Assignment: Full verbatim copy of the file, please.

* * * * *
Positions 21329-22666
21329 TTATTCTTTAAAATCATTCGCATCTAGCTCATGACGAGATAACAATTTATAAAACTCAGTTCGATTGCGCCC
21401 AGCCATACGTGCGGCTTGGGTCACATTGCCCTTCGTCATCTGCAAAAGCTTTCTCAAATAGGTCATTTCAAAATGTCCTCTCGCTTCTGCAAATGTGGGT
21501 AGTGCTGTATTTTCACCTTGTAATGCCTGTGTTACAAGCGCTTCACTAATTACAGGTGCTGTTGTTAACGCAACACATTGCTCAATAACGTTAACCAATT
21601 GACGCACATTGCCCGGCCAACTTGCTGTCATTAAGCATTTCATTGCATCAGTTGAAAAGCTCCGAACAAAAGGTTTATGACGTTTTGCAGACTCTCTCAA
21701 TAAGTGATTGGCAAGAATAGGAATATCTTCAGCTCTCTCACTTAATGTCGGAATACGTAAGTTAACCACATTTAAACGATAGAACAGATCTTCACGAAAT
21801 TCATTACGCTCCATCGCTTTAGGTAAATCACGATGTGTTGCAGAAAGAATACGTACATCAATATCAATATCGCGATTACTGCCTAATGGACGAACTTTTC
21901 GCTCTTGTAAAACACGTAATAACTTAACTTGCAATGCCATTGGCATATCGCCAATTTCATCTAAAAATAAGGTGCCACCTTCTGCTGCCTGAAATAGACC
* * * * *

Positions 21329-22666
21329 TTATTCTTTAAAATCATTCGCATCTAGCTCATGACGAGATAACAATTTATAAAACTCAGTTCGATTGCGCCC
21401 AGCCATACGTGCGGCTTGGGTCACATTGCCCTTCGTCATCTGCAAAAGCTTTCTCAAATAGGTCATTTCAAAATGTCCTCTCGCTTCTGCAAATGTGGGT
21501 AGTGCTGTATTTTCACCTTGTAATGCCTGTGTTACAAGCGCTTCACTAATTACAGGTGCTGTTGTTAACGCAACACATTGCTCAATAACGTTAACCAATT
21601 GACGCACATTGCCCGGCCAACTTGCTGTCATTAAGCATTTCATTGCATCAGTTGAAAAGCTCCGAACAAAAGGTTTATGACGTTTTGCAGACTCTCTCAA
21701 TAAGTGATTGGCAAGAATAGGAATATCTTCAGCTCTCTCACTTAATGTCGGAATACGTAAGTTAACCACATTTAAACGATAGAACAGATCTTCACGAAAT
21801 TCATTACGCTCCATCGCTTTAGGTAAATCACGATGTGTTGCAGAAAGAATACGTACATCAATATCAATATCGCGATTACTGCCTAATGGACGAACTTTTC
21901 GCTCTTGTAAAACACGTAATAACTTAACTTGCAATGCCATTGGCATATCGCCAATTTCATCTAAAAATAAGGTGCCACCTTCTGCTGCCTGAAATAGACC